WINTER DOESN’T HAVE TO BE BLUE

Pittsburgh has a reputation for many wonderful things – economic resiliency, a beautiful environment with our famous three rivers and the surrounding hills, our sports teams, the open hearts of our citizens. One thing though that Pittsburgh is famous for, at least with anyone who is ever lived a full year here, is our climate of overcast days in fall, winter, and early spring.  

The gray days often bring with them the symptoms of SAD, especially as the days themselves get shorter.  SAD is a mood disorder often called “winter blues” and seems to be especially prevalent here. Given the creativity of our citizens in the face of economic disaster, I was surprised to realize that most Pittsburghers consider winter blues merely something to be tolerated during these dark days.

SAD is a form of seasonal depression, the symptoms for which can range from mild sluggishness to serious inability to function in daily life and relationships.  Aside from the fact that SAD is self-limiting — in other words, it will improve when the days brighten and lengthen, the good news related to a serious case of winter blues is that there are many effectives steps you can take to lessen or even eliminate these miseries.  

How to Recognize SAD
Do any of the following sound familiar to you?

  • When the dark days of winter approach, do you feel sluggish and slow? Is it a struggle to get out of bed each morning?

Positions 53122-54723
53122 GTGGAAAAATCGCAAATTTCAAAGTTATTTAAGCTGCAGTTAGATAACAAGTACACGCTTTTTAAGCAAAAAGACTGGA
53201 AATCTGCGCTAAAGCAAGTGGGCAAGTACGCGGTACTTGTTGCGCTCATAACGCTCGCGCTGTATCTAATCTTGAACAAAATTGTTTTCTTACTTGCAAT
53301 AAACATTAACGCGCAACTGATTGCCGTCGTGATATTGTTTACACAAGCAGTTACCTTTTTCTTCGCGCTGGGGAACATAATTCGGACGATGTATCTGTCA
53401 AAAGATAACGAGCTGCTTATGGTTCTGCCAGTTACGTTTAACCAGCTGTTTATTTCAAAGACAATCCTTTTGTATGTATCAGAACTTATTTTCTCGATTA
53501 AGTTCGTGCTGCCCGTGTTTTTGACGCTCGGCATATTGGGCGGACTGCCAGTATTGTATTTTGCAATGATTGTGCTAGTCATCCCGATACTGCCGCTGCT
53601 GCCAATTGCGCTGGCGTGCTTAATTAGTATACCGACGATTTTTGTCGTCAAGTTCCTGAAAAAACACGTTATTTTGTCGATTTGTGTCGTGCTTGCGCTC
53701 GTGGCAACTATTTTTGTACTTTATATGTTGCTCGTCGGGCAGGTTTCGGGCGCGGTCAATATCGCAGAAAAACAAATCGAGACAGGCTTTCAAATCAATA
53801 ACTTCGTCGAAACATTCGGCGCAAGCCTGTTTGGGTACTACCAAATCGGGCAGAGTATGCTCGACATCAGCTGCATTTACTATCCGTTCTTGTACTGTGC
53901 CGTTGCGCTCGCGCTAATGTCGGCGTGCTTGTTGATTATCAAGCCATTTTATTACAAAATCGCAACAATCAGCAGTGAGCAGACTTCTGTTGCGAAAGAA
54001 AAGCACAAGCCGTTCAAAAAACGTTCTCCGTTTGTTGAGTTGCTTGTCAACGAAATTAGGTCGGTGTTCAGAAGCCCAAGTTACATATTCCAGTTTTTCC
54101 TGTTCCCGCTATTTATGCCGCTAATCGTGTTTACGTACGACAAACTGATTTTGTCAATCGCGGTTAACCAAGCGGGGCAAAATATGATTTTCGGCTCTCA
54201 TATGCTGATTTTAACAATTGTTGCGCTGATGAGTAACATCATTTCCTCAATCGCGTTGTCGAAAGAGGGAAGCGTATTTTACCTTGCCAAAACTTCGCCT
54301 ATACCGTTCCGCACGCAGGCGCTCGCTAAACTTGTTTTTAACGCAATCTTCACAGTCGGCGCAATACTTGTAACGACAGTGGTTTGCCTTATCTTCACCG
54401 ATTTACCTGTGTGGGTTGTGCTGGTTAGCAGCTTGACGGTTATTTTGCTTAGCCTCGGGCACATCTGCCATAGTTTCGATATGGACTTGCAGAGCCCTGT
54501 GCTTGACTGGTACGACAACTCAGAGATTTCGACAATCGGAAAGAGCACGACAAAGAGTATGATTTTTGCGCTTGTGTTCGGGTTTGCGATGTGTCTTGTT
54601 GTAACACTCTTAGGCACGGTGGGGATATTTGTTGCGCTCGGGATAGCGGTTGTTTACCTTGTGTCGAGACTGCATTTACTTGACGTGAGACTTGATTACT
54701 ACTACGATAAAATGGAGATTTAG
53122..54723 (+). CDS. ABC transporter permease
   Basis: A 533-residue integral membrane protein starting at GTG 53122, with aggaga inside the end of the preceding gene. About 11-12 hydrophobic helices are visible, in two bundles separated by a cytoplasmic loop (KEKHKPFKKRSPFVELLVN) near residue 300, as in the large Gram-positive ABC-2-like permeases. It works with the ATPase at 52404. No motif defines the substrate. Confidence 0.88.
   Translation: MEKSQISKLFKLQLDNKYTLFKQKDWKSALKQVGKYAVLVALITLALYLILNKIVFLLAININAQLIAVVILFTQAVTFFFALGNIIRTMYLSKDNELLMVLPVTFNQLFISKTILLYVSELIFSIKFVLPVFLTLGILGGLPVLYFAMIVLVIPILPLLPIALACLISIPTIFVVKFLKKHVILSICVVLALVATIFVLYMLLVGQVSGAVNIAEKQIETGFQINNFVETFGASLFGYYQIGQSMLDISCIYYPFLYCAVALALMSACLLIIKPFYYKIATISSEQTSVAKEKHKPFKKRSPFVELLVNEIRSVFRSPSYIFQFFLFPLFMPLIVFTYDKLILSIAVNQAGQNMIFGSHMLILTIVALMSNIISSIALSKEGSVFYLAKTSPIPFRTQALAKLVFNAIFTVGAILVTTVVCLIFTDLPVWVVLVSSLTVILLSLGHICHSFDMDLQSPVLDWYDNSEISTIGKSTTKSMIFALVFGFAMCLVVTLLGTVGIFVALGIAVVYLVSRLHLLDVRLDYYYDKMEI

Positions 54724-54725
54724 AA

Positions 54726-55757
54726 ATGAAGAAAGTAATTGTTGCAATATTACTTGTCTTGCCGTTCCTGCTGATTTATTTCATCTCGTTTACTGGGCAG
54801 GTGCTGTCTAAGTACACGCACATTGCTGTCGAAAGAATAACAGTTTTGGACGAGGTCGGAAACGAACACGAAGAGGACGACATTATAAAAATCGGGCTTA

• Do you have difficulty focusing at work or in relationships, feel down in the dumps, or, worse still, get really depressed?
  • Does it get harder than ever to stick to a healthy diet and control your weight?  Do you crave carbohydrate-heavy foods?

These are typical symptoms of seasonal affective disorder.  The onset often coincides with the holidays and many people think their symptoms are related to the stress of the season.  While there is probably truth in that, the depth of the misery caused by SAD comes to stay until spring.  

Self-Help for SAD
SAD was first identified and treated at the National Institutes of Health in the late 1980s.  There, Dr. Norman Rosenthal developed the gold standard of treatment which is the use of special strong lights.  Since that time, it has been recognized that the best method of treating SAD is to  be proactive and to put into practice a number of preventive measures to keep SAD under control until the days lengthen again.  Preventive measures include being self-aware, getting regular exercise, taking time outdoors, managing food cravings, being nice to yourself, the use of CBT (cognitive behavior therapy) and light therapy and, if necessary, antidepressants.

Of the various treatments tried, CBT has been found to be the most effective for developing skills which will keep SAD at bay year after year.  

SAD Support Group Scheduled
Beginning in January, Balanced Heart Healing Center will conduct an 8-week support group teaching the participants how to plan for the winter season and use CBT to most effectively to manage symptoms.  These skills can still be effective even if SAD has begun to affect your life this winter.  Participants will learn skills for:

  • recognizing SAD from its earliest appearance in late autumn
  • identifying thought patterns that put participants at greatest risk for depression
  • lifting mood and improving outlook
  • developing a personal rewards system to reinforce progress through the winter season.
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This group will meet on Tuesday evenings at BHHC, 3145 Scenic Drive, Mars, PA.  Call Dr. Katie McCorkle at  (724)776-5534 to register for the SAD support group.

For additional information about SAD and to register on-line, follow this link to Balanced Heart Health Center